Try to understand my Thatcher. I’ll try to understand yours.
I am most definitely not a child of Thatcher. Perhaps few people can claim that, but, through a strange combination of timing and circumstance, I can. When I first came to the UK in 1990, the bulk of the debate on her central policies of privatisation and deregulation, had already taken place here. It was very much in its infancy back home and didn’t really become the vogue on the rest of the continent until the following decade. Essentially, I took a strange leap in time – from the fierce battle between neoliberalism and socialism, almost straight to the Blair/Major accord which refused to engage in such ideological debate.
I missed the chit-chat. I just saw the effect. I remember the despair I felt when I first witnessed hundreds of people sleeping in Waterloo’s cardboard city – I had never before seen a homeless person. I remember wondering whether I had made a huge mistake in selecting this country as my home, as gay bars in Soho were raided and closed down. I remember laughing with incredulity at a friend telling me her parents were charging her rent for staying at home, before realising she was being serious. I remember the sickening confusion as I watched people beaten to a pulp during the poll tax riots. I remember crying as my father-in-law became bankrupt for the third time in ten years and had to ask us for a loan.
It is such a collection of unique stimuli which forms the basis for an individual’s reaction to the death of Margaret Thatcher. I am baffled by the refusal of some people to see that; as the experience is different for each of us, so must the reaction be. Your adulation of the woman is as valid or invalid as my deep dislike of her. “Disrespect” is not the expression of a sentiment with which you disagree. “Disrespect” is quite different from attempting to penetrate a bubble of idolatry with dissenting opinion, divergent life experience or inconvenient fact.
I might advance the view that disrespect is reducing a Prime Minister’s political legacy to having “beautiful hands and lovely ankles” rather than Glenda Jackson’s biting critique of her politics. I might advance the view that disrespect is using her death as an opportunity to promote your fashion blog; that disrespect is needlessly interrupting a vital trade mission and recalling Parliament at great expense, when Thatcher herself refused to interrupt such engagements and return, even when her political future hung in the balance.
Saying she was the greatest ever Prime Minister, is not a personal eulogy. It is a political comment on the course of action she pursued while in post. It is not disrespectful to point out that not everyone feels this way. That the parking of millions on sick benefit was a cruel act, the consequences of which reverberate in today’s welfare debate. That the decimation of entire mining communities is directly related to the current discussion of “problem families that have not worked for [insert dramatic number] generations”. That her claim of turning the City into “the financiers of the world” has a direct impact on the magnitude of the 2008 financial crisis with which we still struggle. That her selling off of utility companies gave birth to current discontent about energy companies profiteering and fuel poverty. That her imposition of the poll tax on Scotland a year earlier than the rest of the UK revitalised today’s appetite for an independence referendum. That her attitude to Europe set the deeply adversarial tone with which every subsequent administration has had to contend. That the sinking of the Belgrano was seen by much of the rest of the world as needless loss of life, rather than patriotic act of defiance, and the hostility it engendered is one of the obstacles to forming close trade relations with the developing economies of Latin America.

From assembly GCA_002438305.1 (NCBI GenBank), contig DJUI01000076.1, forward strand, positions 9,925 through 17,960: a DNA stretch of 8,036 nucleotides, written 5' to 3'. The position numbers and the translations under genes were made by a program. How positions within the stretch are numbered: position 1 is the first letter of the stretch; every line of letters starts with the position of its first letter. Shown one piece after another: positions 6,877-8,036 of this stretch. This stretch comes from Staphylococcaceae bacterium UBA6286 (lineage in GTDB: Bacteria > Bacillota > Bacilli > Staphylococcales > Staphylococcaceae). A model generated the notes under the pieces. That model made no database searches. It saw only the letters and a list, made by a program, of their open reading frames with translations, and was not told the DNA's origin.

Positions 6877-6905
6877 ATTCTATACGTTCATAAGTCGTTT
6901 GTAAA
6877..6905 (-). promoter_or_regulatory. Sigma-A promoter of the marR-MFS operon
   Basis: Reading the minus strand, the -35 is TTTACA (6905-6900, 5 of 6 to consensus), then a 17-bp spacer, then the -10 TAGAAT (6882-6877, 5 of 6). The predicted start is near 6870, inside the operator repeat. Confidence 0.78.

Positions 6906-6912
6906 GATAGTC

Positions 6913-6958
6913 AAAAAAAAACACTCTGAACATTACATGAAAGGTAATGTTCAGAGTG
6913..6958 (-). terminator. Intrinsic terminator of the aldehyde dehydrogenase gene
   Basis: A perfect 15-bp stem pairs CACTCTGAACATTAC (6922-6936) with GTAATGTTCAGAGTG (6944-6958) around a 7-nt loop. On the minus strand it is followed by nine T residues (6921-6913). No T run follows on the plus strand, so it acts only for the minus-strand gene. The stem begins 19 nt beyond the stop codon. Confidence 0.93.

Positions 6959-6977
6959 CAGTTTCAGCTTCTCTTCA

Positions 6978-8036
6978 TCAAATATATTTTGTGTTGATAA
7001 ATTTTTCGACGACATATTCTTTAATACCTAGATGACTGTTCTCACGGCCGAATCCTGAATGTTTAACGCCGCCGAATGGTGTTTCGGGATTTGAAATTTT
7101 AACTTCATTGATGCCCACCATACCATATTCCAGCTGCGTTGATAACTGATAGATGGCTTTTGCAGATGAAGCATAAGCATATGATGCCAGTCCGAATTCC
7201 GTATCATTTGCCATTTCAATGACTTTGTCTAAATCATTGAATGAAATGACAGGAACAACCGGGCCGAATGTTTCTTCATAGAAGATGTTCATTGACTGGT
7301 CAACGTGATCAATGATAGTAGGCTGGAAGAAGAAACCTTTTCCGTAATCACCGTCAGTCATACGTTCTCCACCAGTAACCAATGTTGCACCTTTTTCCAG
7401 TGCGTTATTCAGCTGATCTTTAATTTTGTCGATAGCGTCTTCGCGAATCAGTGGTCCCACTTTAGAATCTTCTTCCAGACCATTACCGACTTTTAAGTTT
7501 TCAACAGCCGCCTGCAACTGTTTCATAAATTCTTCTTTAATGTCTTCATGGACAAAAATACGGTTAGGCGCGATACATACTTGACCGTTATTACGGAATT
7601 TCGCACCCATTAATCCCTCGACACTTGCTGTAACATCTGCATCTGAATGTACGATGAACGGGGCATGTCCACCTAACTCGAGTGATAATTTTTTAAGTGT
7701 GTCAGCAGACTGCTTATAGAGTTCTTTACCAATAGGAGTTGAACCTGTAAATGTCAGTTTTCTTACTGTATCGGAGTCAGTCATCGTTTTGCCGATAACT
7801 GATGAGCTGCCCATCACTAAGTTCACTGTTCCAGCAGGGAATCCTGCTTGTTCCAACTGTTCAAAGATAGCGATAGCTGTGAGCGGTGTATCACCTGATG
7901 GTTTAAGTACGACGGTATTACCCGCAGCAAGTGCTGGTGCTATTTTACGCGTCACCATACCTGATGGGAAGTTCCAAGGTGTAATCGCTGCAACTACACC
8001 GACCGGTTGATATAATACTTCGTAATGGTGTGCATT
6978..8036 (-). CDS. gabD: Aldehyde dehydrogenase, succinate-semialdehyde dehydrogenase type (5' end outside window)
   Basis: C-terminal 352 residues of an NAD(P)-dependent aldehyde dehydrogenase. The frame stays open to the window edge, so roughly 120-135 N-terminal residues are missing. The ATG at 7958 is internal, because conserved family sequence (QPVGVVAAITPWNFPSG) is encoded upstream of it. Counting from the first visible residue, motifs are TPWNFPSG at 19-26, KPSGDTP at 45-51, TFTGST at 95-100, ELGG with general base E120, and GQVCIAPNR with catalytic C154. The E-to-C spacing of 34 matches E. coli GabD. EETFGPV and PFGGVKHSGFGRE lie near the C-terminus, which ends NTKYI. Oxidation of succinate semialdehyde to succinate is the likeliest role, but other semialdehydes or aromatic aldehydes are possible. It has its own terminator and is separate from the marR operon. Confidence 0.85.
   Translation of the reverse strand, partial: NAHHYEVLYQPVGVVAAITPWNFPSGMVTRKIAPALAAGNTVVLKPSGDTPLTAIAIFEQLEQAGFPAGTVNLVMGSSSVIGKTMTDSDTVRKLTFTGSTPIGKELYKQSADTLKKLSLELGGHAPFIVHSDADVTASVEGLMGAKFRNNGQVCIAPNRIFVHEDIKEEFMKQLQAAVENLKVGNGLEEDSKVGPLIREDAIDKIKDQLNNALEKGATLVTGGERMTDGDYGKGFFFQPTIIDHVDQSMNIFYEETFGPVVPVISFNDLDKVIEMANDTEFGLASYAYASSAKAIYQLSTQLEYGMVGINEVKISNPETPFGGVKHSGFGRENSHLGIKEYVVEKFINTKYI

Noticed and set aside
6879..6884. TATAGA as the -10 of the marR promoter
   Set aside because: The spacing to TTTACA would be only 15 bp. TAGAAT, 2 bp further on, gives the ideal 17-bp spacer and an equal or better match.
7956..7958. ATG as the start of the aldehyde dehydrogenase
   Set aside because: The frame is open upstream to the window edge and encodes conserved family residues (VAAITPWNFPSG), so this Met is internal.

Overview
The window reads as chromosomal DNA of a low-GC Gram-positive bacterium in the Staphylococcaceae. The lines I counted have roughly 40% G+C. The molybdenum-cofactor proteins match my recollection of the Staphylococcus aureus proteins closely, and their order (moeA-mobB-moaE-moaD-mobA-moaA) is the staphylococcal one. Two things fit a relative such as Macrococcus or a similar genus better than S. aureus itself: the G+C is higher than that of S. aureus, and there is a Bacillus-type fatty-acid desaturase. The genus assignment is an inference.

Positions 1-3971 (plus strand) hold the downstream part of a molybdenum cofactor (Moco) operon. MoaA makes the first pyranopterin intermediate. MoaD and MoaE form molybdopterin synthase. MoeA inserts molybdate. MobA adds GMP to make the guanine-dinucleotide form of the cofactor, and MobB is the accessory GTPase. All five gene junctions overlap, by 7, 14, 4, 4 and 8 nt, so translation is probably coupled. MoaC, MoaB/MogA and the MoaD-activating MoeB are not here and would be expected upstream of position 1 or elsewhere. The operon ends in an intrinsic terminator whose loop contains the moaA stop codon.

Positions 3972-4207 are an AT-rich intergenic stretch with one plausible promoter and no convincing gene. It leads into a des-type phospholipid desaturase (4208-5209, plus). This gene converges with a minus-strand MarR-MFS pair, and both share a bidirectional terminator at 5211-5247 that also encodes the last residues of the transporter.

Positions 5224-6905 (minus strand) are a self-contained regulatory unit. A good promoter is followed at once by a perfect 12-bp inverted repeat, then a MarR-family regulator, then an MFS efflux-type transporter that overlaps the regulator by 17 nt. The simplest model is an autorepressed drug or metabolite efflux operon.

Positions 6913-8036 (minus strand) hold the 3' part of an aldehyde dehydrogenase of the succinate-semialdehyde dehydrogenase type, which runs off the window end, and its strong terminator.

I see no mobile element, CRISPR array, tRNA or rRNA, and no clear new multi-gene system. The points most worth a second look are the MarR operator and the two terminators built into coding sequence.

To respond to these concerns with hysterical pieces claiming “the trendy, left-wing gadflies celebrating Margaret Thatcher’s death would probably be rotting in the Gulag if it wasn’t for the Iron Lady” does not detract from the legitimacy of the view that what is taking place is an evangelically fervent process of beatification and the rewriting of history. It adds to it. Especially coming from the mouths of the same people who, with equal fervour, advocated the benefits of a “raucous, irreverent press” mere days ago.
I had some sympathy for the argument that it is insensitive to speak up on such matters in the immediate aftermath of someone’s death, while those to whom she meant a lot grieve and offer their tributes. But that is not what has largely occurred. What has occurred is a circle-jerk of personal anecdote, engaged in with lachrymose alacrity and for political gain. The text has been in the broad style of “I once saw Dear Margaret in a corridor when I was working as a researcher at the age of 16, I collected the marigold which dropped from her lapel, I have pressed it between the pages of my teenage diary, here it is”. The palpable subtext, meanwhile, has been “we must be brave again, sell anything that is not nailed down, punish the undeserving poor, because it is what She would have wanted”.
Heterodoxy is not heresy. Abstention is not snub. Disagreement is not disrespect. Formulating a strategy for turning someone’s death into a “polls bounce” is. A party cannot claim that she was the last Prime Minister to radically change the direction of travel of this country and simultaneously suggest that where that journey has led is nothing to do with her. A party cannot claim that everything she did was simply perfect and simultaneously deny its own 1990 consensus that she had gone off the rails and the act of political matricide that followed. Your deep guilt and shame over deposing her is not reason enough for all others unquestioningly to allow her posthumous canonisation.
I get it. I just don’t agree.